India Strives for Historic Landing on Moon’s South Pole After Russia Crashes

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india strives for historic landing on moon’s south pole after russia crashes

India is striving to make lunar history by landing the Chandrayaan-3 on the Moon’s south pole. News of Russia’s crash on Sunday has been nerving, and an inspiration at the same time as Indian space officials tried to downplay competition with the Russians. Russia’s Luna-25 crashed from orbit

If India succeeds, the Indian nascent space industry would be bolstered. Under Prime Minister Narendra Modi’s leadership, India has privatized space launches and is looking to open the sector to foreign investment. India is aiming for a five-fold increase in its share of the global launch market within the next decade. 

Riding high on Chandrayaan-3’s success, yet to be seen, India’s space industry will definitely seek to capitalize on a reputation for cost-competitive engineering. For the lunar south pole landing, the Indian Space Research Organization (ISRO) had worked on a budget of $74 million. On the other hand, the US space agency NASA has a $93 billion budget for its ambitious Artemis moon programme through 2025. 

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Ajay Lele, a consultant at New Delhi’s Manohar Parrikar Institute for Defense Studies and Analyses, said the moment this mission is successful, it raises the profile of everyone associated with it. And when the world looks at a mission like this, they aren’t looking at ISRO in isolation.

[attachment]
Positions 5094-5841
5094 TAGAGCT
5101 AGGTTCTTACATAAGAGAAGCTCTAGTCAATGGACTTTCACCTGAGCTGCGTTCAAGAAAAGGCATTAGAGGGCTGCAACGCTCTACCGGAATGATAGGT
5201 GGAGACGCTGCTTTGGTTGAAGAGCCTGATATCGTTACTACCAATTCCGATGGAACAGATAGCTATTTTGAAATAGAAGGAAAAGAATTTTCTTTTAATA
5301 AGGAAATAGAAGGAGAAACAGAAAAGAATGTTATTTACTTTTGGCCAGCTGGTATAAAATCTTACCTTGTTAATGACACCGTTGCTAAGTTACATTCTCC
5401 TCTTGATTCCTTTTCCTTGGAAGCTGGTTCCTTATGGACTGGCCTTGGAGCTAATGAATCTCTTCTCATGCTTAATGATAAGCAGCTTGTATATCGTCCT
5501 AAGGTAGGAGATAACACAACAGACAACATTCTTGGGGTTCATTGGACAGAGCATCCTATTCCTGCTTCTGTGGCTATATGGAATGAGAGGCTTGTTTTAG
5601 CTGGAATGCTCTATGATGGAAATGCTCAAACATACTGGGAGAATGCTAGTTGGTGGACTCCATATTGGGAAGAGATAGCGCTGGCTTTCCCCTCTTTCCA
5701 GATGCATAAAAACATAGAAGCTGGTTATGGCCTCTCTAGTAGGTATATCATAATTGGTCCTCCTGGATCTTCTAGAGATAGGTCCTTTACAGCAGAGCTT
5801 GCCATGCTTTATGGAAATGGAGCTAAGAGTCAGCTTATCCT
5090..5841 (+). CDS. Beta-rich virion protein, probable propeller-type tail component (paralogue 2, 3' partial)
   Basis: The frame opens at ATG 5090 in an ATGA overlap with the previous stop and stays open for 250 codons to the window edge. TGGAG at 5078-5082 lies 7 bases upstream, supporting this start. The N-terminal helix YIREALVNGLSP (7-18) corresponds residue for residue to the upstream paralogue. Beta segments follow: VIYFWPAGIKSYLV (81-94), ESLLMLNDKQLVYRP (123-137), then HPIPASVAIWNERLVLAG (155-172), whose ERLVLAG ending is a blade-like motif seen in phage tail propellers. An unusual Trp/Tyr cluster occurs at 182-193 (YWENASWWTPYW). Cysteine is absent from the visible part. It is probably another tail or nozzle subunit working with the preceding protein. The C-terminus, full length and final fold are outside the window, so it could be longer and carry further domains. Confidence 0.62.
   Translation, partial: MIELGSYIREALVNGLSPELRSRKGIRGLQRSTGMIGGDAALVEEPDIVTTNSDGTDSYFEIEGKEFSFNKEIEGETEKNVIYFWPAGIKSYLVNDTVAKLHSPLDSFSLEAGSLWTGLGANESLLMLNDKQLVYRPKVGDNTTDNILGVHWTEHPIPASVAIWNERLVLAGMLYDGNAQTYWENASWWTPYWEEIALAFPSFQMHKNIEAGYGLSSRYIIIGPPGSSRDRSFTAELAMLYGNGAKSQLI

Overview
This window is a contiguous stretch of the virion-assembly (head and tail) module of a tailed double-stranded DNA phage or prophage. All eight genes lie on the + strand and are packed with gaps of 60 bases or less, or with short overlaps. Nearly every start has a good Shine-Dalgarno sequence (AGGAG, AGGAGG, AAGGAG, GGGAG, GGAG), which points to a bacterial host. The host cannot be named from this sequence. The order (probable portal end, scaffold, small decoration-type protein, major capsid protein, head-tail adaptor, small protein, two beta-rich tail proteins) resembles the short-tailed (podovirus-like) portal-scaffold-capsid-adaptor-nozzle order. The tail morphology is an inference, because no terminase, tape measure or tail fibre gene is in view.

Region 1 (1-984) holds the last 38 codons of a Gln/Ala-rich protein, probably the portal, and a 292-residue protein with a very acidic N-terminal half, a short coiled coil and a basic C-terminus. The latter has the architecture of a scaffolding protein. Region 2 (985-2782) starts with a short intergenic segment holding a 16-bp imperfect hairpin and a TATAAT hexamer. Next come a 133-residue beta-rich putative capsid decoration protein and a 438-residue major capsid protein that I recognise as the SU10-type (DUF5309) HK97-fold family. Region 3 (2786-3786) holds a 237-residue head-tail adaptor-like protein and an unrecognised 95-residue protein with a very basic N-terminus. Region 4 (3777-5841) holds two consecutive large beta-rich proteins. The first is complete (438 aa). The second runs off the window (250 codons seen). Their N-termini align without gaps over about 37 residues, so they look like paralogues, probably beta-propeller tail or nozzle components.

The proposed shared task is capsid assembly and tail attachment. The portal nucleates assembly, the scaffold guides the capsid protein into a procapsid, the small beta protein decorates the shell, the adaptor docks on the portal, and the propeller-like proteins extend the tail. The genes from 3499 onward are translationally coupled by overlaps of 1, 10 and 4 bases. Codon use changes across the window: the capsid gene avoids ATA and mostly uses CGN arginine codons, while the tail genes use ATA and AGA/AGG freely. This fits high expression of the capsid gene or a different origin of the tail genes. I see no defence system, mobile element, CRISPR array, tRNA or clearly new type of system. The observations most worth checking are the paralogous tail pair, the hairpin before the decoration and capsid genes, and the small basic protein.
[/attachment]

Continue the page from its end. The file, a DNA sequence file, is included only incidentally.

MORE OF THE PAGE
Bethany Ehlmann, professor at California Institute of Technology, said landing on the moon is hard. She highlighted that the moon, for the last few years, has been eating spacecraft. It is indeed a risky, and very costly affair. SpaceX has a $3 billion contract to develop the Starship rocket for its satellite launch business, as well as to transport NASA astronauts to the moon’s surface. Astrobotic and Intutive Machines, two US space firms, are building lunar landers for the moon’s south pole by 2023-end or 2024. 

Besides Russia’s failure, India also proved unsuccessful in its last attempt in 2019. But so far for Chandrayaan-3, things are looking very promising. Since its July 14th launch, it has not experienced any glitches. The ISRO has everything in place for a successful landing.

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